How to Convince Your CFO to Upgrade Your HR Software

According to research by CEB, five to six people are typically involved in most purchasing decisions within a company - including HR-focused software. Long before you sign on the dotted line, there’s one decision-maker you’re likely to need to bring into the discussion: the CFO (or controller, accountant, bookkeeper, etc.).

The CFO's decision usually boils down to the bottom line, and while there are many advantages to HR software systems that boost the bottom line, proving the benefits using data and analytics will help put the CFO's mind at ease. Here's how to build a business case your CFO can't say no to.

Before presenting to your financial stakeholder, lay out your objectives for investing in a smart HR software and how they'll benefit your business. Sometimes there's just one; sometimes, there are lots. Below we've outlined the top objectives our customers bring us.

Objective: Hire the Right People

The cost of a bad hire can be detrimental for businesses in several ways. Depending on the qualities that the new employee is lacking, the bad hire can bring safety issues, workplace culture problems and even negative impacts on recruitment and retention.

What to Say to the CFO: A strong Applicant Tracking System (ATS) pre-screens and ranks candidates using criteria that’s tailored to our business needs. By making the switch, we can expect better candidates to filter to the top, which will lead to quicker hiring, more fluid onboarding, a better work atmosphere and ultimately a more productive workplace.

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Objective: Decrease Recruiting Costs

The traditional hiring process costs an average of $4,000 per position. You'll need to calculate what your company is currently spending on recruiting processes to build an effective business case in how recruiting software can reduce the cost per hire. By using the formula below, you can calculate the cost-per-hire:

(Internal Recruiting Costs + External Recruiting Costs)/Total Number of Hires.

Internal Costs Include:

  • Referral program bonus
  • Recruiters' salaries

External Costs Include:

  • Job board postings
  • Employer branding and advertising
  • Recruitment agency fees
  • Background checks and drug screens

What to Say to the CFO: We know the more job boards we post to the quicker we find a quality candidate. But with average costs ranging from $249 to $495 for a 30-day job posting on leading job boards, we’re bleeding money when we don’t find candidates quickly. Combine those costs with all the behind-the-scenes labor like background checks and referral bonuses, and it’s clear that efficiency will save us money. If we put a robust ATS into place, we can use the built-in job distribution tool to post jobs with one click, which saves money and time.

Objective: Migrate Turnover Costs

If a bad hire is disengaged or unqualified for the job, they aren’t likely to stay with you for long, whether that’s their choice or not. This formula determines how much turnover costs your business:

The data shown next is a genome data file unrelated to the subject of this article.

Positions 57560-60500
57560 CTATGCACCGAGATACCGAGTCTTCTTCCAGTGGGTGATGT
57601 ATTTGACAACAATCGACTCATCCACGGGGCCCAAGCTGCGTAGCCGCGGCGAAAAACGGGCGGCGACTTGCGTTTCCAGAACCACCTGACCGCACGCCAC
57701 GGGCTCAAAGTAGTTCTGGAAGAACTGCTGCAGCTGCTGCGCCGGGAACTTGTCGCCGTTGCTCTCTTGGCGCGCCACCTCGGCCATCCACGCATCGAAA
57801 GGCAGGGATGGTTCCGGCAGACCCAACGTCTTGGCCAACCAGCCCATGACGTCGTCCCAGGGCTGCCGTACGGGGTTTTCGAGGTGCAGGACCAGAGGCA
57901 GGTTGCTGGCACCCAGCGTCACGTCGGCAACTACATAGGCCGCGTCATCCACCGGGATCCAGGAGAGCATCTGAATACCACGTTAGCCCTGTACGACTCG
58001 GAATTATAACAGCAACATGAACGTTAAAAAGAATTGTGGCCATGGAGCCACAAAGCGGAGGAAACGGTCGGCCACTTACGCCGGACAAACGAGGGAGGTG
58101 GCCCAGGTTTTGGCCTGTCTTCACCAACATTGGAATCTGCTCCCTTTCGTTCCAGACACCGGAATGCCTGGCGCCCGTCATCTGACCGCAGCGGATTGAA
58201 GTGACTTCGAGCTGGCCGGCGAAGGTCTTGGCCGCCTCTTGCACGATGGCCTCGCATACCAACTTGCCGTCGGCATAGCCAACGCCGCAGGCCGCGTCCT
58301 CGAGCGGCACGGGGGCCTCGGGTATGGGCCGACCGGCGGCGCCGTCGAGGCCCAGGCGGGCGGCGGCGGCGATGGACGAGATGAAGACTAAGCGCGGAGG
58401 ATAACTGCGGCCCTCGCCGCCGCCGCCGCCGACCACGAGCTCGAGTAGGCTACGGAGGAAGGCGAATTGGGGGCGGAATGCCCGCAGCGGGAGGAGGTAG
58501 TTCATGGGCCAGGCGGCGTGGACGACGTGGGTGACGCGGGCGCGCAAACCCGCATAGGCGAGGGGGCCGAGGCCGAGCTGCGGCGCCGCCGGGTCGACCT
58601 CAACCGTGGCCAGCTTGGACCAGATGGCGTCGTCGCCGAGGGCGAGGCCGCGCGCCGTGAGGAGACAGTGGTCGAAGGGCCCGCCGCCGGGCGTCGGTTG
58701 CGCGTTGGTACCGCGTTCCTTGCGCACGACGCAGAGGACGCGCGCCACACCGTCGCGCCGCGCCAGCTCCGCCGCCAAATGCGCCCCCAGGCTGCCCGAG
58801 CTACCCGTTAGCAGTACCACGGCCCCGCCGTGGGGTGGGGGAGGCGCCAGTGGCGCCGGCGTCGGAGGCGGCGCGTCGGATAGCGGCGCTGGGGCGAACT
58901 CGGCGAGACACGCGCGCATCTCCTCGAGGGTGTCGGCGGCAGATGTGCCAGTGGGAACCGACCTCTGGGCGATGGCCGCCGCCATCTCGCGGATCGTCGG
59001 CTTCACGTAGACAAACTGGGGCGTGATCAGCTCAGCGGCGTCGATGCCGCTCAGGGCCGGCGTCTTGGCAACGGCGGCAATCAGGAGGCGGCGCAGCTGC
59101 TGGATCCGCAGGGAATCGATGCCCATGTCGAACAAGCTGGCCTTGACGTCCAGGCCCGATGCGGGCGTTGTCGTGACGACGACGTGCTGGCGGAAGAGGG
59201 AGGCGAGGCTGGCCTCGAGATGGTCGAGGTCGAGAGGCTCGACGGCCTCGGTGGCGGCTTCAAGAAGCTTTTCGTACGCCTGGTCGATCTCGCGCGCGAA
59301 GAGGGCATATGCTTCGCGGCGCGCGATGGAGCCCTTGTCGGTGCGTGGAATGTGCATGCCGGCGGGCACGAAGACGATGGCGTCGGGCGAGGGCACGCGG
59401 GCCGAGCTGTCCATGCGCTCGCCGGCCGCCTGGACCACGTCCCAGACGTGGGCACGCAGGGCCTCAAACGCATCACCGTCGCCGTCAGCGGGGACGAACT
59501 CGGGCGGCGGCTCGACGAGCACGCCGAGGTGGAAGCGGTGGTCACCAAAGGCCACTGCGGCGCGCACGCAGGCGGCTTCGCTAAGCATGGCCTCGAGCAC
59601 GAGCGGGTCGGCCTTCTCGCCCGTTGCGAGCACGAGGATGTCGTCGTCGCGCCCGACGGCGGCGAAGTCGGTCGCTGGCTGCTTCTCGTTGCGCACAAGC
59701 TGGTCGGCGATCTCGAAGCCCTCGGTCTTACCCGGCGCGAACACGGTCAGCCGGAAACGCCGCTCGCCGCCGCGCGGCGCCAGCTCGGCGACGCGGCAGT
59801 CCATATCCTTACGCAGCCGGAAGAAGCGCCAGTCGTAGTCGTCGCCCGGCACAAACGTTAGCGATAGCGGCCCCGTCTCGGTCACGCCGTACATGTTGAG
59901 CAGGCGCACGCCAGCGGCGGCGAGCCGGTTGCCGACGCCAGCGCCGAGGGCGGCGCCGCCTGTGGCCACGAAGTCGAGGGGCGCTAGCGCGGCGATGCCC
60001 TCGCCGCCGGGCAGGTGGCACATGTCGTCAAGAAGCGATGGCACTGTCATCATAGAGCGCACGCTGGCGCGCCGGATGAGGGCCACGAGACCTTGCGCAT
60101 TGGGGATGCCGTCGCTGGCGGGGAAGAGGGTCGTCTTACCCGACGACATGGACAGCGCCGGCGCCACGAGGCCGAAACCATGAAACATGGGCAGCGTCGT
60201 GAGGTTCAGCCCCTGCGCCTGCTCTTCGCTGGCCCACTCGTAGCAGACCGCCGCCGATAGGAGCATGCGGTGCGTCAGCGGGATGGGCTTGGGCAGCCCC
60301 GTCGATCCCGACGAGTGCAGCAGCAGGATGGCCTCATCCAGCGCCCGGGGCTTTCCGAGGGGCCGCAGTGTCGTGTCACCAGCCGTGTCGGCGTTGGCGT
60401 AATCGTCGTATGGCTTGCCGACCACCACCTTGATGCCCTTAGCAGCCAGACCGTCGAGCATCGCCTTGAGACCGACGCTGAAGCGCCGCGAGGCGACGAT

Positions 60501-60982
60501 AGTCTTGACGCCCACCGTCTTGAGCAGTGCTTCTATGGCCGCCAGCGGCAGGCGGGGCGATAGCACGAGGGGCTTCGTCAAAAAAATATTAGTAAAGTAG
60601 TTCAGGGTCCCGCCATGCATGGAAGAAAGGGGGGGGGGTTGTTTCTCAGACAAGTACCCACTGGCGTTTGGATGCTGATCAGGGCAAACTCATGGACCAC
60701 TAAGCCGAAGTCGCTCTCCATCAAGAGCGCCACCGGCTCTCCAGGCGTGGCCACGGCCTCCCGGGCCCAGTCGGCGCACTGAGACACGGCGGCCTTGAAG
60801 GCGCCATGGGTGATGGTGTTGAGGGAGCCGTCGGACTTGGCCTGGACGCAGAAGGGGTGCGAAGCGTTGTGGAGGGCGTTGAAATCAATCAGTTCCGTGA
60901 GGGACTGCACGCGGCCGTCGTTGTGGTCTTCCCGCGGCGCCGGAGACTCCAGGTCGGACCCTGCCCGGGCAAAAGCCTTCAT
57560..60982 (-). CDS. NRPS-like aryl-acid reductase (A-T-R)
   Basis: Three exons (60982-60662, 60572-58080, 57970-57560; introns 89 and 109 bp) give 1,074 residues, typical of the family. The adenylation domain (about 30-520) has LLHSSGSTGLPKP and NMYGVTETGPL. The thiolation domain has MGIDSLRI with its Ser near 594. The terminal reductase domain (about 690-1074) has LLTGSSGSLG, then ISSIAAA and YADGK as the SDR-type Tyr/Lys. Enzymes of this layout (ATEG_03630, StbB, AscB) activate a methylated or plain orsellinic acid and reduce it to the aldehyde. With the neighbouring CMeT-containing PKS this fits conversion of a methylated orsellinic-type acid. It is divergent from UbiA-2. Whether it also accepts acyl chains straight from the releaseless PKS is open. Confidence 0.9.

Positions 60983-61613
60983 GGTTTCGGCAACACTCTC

(Recruiting Costs + Onboarding Costs + Training Costs + Unfilled Time) x (Number of Employees) x (Annual Turnover Percentage) = Annual Cost of Turnover

What to Say to the CFO: Our turnover has a real price tag. If we deploy a proven HR software, we can reduce costs by streamlining job distribution, applicant analysis and even employee happiness and engagement. By approaching our hiring from a data-friendly perspective, we increase the odds of landing long-term, high-performing employees.

Objective: Eliminate Injury Costs

Injuries are expensive, and in safety-focused industries like construction, manufacturing and health care, billions of dollars of fines can be levied against businesses when standards aren't met. According to OSHA, American companies pay nearly $1 billion per week for direct workers’ compensation claims to cover medical and disability expenses.

What to Say to the CFO: Any injury or accident that could have been prevented is a failing on our end. We need an HR software built to meet the compliance standards we work under, and that includes both hiring the most qualified applicants and staying up to date on safety trainings like OSHA and other professional development requirements. We want safe workers and work conditions, and we don't want to pay for mistakes. Indirect costs, personnel turnover or lost equipment can add up to a lot of money, and under-qualified workers amplify the risk.

Objective: Futureproof Your Business

When an unexpected resignation, retirement or firing happens, companies often have to scramble to get jobs done. Instead of giving into the pressure of quickly finding, training and getting to know a new employee ASAP, companies that embrace succession planning through their smart HR software can simply follow Plan B as the vacant position gets filled.

What to Say to the CFO: When a team member leaves us, we are always scrambling to hold onto customers while we deal with the disruption on our team because we don't have solid succession plans in place. Customer retention is a critical part of our strategy, and we need to make sure our continuity plan can flex when it needs to. Without our customers, there's no cash flow and no growth, and our customers are in jeopardy when we can't deliver our services without disruption.

Bringing the CFO into the discussion is essential when purchasing HR software. Think about your CFO's biggest pain points, and tailor the message in a way that addresses those challenges. When you can talk about how HR software can meet the company's needs while saving money, the CFO will be more open to receiving information. See the BirdDogHR software in action with a free demo.

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